Part of being a Christian is humbling ourselves and realizing that without God, our lives truly mean nothing. We are to acknowledge that we have made a conscious choice to turn away from the bad deeds and sinful habits, and we have turned to the holy life God has presented before us. God had to forgive us of our sins first in order for us to be qualified to live this life. We are to never forget of this great forgiveness that God promised the children of Israel all those years ago. Repent from all evil ways, and choose to be transformed by the love of God and His Word.
Have you ever had to call a customer service line for one reason or another? I was on a flight when the plane had to make an emergency landing due to inclement weather. People were understandably panicked, but when we got to the airport, we realized that this landing was only the beginning of our problems. Every flight at the biggest airport in the world had been cancelled, so now everyone was waiting in line and on the phone trying to make other arrangements. Needless to say, it took ages, and every time I called customer service, they seemed to have no interest in listening to another angry customer.
This is not the same as it is with God. God works around the clock, waiting on the other end for us to call. If we knock, the door will be opened, if we ask, He will answer. If we seek His counsel, He will listen, and it is up to us to listen swiftly and speak softly, considering the words and questions that we come to Him and others with deliberately. If we call upon God, He will save us. As David says, evening, morning, noon, God answers whenever we ask for Him. If only the airline had that kind of service!
In 70 A.D., the Jews saw their revolt against the Romans as the Battle of Armageddon. 300 years later, the Bishop of Tours claimed that the end times were going to be arriving any day now. 1,000 years later, The Black Plague was making its way around Europe, as the world proclaimed that this was certainly the end! 500 years down the line, hundreds of thousands of American Christians lined up for an event that would later be known as ‘The Great Disappointment’.
Had they read 2 Peter 3, they would have realized that God takes no joy in destroying His creation, and is certainly not as fickle as the false prophecies like to imply.
Many have lived in their idea of ‘end times’, and have been convinced theirs will be the last. Yet God has stated that only He knows. Our job is not to be obsessed with Mayan calendars or British star maps. God has reserved the difficult task of judgment for Himself. All that is asked of us is that we come to repent. Everything else is but an egotistical distraction.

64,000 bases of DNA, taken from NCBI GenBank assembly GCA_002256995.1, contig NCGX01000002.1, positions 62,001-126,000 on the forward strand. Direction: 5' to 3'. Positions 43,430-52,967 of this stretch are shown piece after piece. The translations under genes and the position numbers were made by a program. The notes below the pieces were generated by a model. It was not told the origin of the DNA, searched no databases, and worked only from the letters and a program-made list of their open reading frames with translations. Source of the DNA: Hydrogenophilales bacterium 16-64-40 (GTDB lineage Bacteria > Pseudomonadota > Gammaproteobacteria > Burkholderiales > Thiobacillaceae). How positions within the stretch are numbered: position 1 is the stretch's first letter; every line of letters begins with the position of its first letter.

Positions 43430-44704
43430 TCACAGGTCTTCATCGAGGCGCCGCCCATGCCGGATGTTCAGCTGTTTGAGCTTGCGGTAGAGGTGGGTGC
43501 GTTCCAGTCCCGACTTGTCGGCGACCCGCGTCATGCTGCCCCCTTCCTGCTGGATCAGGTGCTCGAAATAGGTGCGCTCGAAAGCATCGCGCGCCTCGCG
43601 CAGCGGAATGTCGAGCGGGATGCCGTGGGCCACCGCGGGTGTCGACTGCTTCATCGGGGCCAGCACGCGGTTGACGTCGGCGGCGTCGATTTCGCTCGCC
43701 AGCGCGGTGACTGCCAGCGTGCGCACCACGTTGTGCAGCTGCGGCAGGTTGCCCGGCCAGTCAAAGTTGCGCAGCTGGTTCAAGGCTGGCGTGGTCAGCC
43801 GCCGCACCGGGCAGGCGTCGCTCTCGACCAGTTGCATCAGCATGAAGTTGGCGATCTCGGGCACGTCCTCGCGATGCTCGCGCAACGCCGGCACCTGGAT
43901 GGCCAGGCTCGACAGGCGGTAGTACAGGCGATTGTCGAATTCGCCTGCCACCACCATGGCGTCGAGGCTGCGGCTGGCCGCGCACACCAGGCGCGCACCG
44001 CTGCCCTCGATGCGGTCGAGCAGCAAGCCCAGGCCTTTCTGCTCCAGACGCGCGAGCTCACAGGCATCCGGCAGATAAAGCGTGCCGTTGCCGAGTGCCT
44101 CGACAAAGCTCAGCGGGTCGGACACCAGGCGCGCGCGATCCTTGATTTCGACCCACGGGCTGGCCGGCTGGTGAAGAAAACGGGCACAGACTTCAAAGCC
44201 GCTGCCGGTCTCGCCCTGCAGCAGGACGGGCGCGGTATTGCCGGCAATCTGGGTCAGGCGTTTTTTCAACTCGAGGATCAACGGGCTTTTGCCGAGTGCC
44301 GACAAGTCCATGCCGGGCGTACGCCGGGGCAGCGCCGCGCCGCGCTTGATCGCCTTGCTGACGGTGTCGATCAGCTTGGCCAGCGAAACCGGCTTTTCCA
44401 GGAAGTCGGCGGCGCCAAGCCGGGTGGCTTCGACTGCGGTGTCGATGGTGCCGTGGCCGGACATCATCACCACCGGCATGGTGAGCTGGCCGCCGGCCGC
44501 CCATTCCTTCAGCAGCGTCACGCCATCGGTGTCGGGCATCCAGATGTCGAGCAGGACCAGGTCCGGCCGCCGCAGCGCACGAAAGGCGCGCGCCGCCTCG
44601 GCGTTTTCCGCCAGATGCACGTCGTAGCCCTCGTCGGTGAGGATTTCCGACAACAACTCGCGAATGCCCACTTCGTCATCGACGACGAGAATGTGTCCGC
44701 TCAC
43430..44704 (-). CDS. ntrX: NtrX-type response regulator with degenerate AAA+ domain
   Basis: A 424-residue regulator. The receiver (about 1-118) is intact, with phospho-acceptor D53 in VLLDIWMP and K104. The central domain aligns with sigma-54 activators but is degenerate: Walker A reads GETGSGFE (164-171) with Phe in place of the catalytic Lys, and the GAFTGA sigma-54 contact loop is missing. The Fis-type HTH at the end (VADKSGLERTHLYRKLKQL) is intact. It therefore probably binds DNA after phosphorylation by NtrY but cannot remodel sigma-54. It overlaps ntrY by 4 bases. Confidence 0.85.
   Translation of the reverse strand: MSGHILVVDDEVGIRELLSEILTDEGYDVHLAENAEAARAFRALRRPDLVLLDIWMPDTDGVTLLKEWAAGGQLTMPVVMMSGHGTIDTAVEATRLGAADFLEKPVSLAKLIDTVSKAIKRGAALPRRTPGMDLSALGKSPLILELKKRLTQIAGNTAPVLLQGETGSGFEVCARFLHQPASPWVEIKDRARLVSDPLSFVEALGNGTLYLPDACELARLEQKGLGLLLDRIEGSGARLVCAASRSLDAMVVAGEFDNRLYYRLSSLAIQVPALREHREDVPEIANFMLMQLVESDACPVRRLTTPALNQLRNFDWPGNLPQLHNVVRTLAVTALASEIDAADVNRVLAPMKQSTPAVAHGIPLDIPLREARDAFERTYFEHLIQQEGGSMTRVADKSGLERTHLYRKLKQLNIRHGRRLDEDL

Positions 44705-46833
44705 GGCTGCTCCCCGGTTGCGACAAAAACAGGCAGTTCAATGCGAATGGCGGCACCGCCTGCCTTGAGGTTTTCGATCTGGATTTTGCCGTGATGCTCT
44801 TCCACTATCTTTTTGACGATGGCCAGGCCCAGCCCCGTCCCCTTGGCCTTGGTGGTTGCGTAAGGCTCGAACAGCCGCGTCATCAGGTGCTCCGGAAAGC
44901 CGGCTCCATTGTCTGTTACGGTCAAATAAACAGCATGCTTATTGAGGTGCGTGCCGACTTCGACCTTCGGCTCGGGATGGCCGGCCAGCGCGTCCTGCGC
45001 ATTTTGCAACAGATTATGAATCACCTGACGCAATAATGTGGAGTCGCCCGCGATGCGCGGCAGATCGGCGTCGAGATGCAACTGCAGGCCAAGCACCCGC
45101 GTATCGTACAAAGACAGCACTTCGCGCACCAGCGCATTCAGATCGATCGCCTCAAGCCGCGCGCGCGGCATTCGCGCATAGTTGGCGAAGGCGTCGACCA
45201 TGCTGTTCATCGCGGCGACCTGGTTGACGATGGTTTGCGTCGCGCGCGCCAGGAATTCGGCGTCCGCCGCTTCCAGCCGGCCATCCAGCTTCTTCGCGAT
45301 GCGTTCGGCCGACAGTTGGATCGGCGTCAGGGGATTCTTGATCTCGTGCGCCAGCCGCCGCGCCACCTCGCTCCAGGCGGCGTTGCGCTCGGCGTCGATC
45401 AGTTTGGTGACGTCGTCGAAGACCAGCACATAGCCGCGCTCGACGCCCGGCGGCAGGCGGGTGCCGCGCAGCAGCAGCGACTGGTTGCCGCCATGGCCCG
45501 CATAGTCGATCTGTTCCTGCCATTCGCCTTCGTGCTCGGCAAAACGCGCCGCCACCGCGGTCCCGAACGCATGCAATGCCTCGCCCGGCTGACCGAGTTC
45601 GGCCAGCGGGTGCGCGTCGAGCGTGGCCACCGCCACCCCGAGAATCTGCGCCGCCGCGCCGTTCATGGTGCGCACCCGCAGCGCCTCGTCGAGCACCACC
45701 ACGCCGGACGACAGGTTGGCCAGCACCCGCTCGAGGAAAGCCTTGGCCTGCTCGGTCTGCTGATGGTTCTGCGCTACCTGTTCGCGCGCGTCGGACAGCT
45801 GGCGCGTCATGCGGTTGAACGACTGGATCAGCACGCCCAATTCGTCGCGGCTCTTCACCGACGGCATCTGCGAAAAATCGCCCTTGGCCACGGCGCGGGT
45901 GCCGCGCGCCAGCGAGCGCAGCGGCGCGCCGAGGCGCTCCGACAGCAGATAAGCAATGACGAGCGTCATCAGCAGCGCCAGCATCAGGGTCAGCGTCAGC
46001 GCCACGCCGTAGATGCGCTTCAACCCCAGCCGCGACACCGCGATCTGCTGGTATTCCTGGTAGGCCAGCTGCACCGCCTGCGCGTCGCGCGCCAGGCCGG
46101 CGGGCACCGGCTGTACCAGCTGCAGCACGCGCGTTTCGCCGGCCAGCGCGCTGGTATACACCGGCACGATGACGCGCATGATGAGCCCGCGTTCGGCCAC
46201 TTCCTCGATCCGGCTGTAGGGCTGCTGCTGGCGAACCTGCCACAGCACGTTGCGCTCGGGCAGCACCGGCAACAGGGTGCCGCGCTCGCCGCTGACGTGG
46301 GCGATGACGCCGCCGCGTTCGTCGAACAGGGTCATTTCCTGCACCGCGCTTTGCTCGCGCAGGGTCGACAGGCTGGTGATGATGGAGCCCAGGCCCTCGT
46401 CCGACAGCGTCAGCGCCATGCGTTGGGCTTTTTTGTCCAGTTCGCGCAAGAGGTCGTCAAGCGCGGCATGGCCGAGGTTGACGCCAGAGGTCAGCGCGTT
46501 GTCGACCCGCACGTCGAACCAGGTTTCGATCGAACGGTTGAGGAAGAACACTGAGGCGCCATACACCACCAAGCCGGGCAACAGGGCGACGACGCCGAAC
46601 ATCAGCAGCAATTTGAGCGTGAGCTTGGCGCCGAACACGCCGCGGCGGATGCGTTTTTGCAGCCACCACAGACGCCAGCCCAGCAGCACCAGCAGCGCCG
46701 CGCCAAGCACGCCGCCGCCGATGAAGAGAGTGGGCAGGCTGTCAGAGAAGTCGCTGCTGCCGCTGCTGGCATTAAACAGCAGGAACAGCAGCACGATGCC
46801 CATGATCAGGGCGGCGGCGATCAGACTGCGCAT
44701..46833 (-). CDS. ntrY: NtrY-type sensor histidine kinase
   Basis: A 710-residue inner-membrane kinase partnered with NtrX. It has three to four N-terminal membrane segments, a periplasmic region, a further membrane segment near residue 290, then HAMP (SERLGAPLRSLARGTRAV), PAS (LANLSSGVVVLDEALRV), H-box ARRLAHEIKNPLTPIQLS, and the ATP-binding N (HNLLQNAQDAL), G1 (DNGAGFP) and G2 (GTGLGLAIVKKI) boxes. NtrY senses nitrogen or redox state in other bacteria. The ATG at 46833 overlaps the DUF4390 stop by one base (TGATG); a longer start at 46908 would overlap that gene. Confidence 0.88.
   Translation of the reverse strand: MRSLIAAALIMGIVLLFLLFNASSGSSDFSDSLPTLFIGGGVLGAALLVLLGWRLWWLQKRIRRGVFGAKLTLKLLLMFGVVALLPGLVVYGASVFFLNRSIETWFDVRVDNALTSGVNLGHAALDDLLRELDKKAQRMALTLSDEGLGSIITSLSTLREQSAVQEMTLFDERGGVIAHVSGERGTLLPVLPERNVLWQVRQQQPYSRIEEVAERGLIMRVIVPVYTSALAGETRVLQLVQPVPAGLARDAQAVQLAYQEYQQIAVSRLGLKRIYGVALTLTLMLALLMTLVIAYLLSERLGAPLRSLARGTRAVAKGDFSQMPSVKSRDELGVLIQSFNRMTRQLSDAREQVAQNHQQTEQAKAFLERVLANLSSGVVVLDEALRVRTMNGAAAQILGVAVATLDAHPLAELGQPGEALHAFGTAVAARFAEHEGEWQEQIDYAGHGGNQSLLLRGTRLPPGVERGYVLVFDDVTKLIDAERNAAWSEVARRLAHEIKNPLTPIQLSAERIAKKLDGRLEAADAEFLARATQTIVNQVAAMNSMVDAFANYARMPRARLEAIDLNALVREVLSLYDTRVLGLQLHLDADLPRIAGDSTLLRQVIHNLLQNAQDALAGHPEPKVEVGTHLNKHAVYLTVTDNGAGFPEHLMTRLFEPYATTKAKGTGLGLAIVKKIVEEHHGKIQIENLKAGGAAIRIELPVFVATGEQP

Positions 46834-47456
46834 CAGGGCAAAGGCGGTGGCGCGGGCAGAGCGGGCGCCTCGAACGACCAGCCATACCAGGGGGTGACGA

I feel that Christians are under attack in modern society: the atheist movement claims that we are fools, unwilling to listen to logic and science; with Muslims we face a passionate group of believers and many feel that we are in opposition to one another; an aging population of believers and an inability to attract young people to the church leads us to the point where we are now, desperate and willing to try new methods to gain new believers of Christ. Why have we grown to be so despised? What teachings of Christ are so wicked that we deserve such scorn?
The answer to that question is simple: we DON’T deserve this scorn. In these verses in the book of Titus, Christ’s followers are given simple lists of instructions on how to live faithfully: avoid ungodliness and worldly lusts, live soberly, righteously, and godly in the present world. OK, simple enough. The verse that really stood out to me, especially when considering our present situation, is the final one.
I was often an unruly child. I would fight with my siblings, talk back to my parents, lie about childish things and be about as imperfect as children are supposed to be as we learn life’s important lessons.
My parents had tried everything to keep my three brothers and me in line; groundings, confiscation of favorite toys, cancelling exciting plans. These acts of discipline often seemed to provide temporary fixes to the problems that a household of boys provided.